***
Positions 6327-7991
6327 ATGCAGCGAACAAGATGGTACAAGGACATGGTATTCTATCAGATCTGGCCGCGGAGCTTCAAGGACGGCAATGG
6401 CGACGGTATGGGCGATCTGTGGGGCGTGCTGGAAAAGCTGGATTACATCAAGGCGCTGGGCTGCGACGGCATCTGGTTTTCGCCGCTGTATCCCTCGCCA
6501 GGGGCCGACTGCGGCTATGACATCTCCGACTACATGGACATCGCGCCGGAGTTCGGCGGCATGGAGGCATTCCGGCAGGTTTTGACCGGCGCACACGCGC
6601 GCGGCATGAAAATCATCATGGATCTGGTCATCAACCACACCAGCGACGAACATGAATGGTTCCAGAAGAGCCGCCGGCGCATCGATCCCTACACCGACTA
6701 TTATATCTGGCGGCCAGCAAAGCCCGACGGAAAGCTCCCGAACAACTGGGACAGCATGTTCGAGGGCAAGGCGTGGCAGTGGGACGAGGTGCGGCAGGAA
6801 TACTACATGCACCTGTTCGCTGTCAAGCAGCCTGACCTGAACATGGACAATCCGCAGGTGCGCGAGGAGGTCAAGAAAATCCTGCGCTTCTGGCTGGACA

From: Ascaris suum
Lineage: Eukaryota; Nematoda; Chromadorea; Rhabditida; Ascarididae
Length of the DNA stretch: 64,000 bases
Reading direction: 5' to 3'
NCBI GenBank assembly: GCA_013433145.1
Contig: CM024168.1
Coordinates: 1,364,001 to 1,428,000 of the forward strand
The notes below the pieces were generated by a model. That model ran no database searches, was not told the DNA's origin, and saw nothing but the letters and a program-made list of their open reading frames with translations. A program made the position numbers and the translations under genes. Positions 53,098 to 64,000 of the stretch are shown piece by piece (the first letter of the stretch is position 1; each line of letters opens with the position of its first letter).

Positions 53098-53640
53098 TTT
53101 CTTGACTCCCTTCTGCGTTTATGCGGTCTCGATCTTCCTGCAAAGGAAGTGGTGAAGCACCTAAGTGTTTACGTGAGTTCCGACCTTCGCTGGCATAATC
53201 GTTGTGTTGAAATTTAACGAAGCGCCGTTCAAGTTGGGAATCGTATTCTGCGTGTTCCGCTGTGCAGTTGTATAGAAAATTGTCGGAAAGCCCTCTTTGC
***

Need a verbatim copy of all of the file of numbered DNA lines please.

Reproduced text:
Positions 6327-7991
6327 ATGCAGCGAACAAGATGGTACAAGGACATGGTATTCTATCAGATCTGGCCGCGGAGCTTCAAGGACGGCAATGG
6401 CGACGGTATGGGCGATCTGTGGGGCGTGCTGGAAAAGCTGGATTACATCAAGGCGCTGGGCTGCGACGGCATCTGGTTTTCGCCGCTGTATCCCTCGCCA
6501 GGGGCCGACTGCGGCTATGACATCTCCGACTACATGGACATCGCGCCGGAGTTCGGCGGCATGGAGGCATTCCGGCAGGTTTTGACCGGCGCACACGCGC
6601 GCGGCATGAAAATCATCATGGATCTGGTCATCAACCACACCAGCGACGAACATGAATGGTTCCAGAAGAGCCGCCGGCGCATCGATCCCTACACCGACTA
6701 TTATATCTGGCGGCCAGCAAAGCCCGACGGAAAGCTCCCGAACAACTGGGACAGCATGTTCGAGGGCAAGGCGTGGCAGTGGGACGAGGTGCGGCAGGAA
6801 TACTACATGCACCTGTTCGCTGTCAAGCAGCCTGACCTGAACATGGACAATCCGCAGGTGCGCGAGGAGGTCAAGAAAATCCTGCGCTTCTGGCTGGACA

From: Ascaris suum
Lineage: Eukaryota; Nematoda; Chromadorea; Rhabditida; Ascarididae
Length of the DNA stretch: 64,000 bases
Reading direction: 5' to 3'
NCBI GenBank assembly: GCA_013433145.1
Contig: CM024168.1
Coordinates: 1,364,001 to 1,428,000 of the forward strand
The notes below the pieces were generated by a model. That model ran no database searches, was not told the DNA's origin, and saw nothing but the letters and a program-made list of their open reading frames with translations. A program made the position numbers and the translations under genes. Positions 53,098 to 64,000 of the stretch are shown piece by piece (the first letter of the stretch is position 1; each line of letters opens with the position of its first letter).

Positions 53098-53640
53098 TTT
53101 CTTGACTCCCTTCTGCGTTTATGCGGTCTCGATCTTCCTGCAAAGGAAGTGGTGAAGCACCTAAGTGTTTACGTGAGTTCCGACCTTCGCTGGCATAATC
53201 GTTGTGTTGAAATTTAACGAAGCGCCGTTCAAGTTGGGAATCGTATTCTGCGTGTTCCGCTGTGCAGTTGTATAGAAAATTGTCGGAAAGCCCTCTTTGC